Now that Big Apple restaurant workers are eligible for coronavirus vaccines, eatery owners are walking a fine line trying to encourage them. 

Shake Shack staffers get an extra six hours of pay to get jabbed. 

“While Shake Shack won’t be requiring vaccinations, we are strongly encouraging it,” a spokeswoman for the New York City-based burger chain told Side Dish. 

Starbucks is shelling out four hours’ pay to employees who get protected against the virus, as is McDonald’s at all of its corporate-owned outposts. 

It’s not just the big chains that are doing it. Smaller restaurateurs are also coming up with ways to encourage staffers to get the vaccine — ranging from a one-shot payment to time off without pay and assistance setting up appointments. 

Jeremy Wladis, president of The Restaurant Group, which operates Harvest Kitchen, Hachi Maki and Good Enough to Eat on the Upper West Side, is offering to pay his employees $25 each to get vaccinated. 

“I want everyone who is willing to be vaccinated. I think it is so important. It’s a good way to give back and to give people a few bucks and incentivize them to do something good. It will help the staff, the world and our business,” Wladis said, adding that he now has 65 staffers, down from around 100 pre-pandemic.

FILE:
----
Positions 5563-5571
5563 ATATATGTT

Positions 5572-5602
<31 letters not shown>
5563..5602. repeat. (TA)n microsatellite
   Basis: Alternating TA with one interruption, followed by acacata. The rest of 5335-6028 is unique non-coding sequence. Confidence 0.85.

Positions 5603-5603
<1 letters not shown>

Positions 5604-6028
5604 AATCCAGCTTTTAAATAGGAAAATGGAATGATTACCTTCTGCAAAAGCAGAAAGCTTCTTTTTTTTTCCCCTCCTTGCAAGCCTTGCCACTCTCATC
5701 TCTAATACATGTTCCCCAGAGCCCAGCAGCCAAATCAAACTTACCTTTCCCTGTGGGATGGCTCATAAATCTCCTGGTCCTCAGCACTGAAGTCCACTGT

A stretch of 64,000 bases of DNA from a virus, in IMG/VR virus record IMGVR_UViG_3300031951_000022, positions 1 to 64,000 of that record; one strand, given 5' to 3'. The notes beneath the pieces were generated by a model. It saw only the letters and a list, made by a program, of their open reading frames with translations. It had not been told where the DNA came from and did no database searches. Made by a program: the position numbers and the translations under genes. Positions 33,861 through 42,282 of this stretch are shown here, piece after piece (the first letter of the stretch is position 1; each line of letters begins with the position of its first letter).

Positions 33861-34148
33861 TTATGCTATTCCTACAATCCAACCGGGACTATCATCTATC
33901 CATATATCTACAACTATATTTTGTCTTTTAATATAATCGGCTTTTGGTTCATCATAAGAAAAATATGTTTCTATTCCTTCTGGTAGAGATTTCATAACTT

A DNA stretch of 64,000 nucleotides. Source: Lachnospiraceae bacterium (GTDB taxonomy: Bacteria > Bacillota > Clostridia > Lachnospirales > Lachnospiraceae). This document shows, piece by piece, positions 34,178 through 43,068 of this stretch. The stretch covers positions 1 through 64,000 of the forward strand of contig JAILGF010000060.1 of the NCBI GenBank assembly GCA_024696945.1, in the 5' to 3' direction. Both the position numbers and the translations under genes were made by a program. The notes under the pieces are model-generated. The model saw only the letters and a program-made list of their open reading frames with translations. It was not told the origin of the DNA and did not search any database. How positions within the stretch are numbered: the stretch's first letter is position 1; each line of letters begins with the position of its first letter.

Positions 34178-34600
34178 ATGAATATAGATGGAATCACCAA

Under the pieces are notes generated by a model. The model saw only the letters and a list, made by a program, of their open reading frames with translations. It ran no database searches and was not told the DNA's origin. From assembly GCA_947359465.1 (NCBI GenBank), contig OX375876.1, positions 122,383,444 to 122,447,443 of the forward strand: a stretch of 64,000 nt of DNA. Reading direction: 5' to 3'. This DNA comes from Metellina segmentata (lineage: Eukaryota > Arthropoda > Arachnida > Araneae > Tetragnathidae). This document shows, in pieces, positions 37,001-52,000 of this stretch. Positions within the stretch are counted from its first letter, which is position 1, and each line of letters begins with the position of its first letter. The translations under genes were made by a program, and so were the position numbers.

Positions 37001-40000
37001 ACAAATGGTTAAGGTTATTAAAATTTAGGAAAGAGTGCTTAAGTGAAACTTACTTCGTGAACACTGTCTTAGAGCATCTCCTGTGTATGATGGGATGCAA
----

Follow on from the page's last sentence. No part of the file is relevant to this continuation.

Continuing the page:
It’s not something he wants to force on workers, however. 

“I don’t want to push it. You never know when you are stepping over that line,” Wladis said, adding that if some employees don’t take him up on his offer to pay them to get vaccinated, then “we certainly aren’t mentioning it.” 

Indeed, while it is perfectly legal for hospitality employers to require their staffers to get vaccinated, there are medical and religious-based exemptions that could lead to problems for employers without a full-time human-resources team, said James Mallios, a top restaurant lawyer and owner of Bar Marseille and Amali in New York City and Calissa in the Hamptons. 

“You can legally mandate people to get vaccinated, but it’s an HR nightmare to do it the right way,” Mallios said. 

“You have to make sure people are treated the same,” he added. “It sounds normal and intuitive, but it’s a lot of work, and I don’t have 30 hours a week to spare, so we decided we’d take a different approach — to positively encourage people to get vaccinated.” 

In the past, Mallios has paid for his employees to get flu shots. Now he’s paying for their travel and time to get the COVID-19 vaccine and setting up their appointments. Around 55 people work in all three restaurants, he added. 

In addition to the legal issues, many restaurant workers also don’t have health insurance. That could lead to problems if they’re forced to have the vaccine and end up having a reaction. 

“Forget the legality, just the guilt I would feel,” Mallios said. 

A recent survey suggests fears over side effects loom large among workers. According to the 2021 Hospitality Vaccination and Employment Status Report from Harri, a hospitality and retail recruiting Web site, 29 percent of 4,250 current and former hospitality workers surveyed said they would not get the vaccine, with 57 percent citing fears of side effects.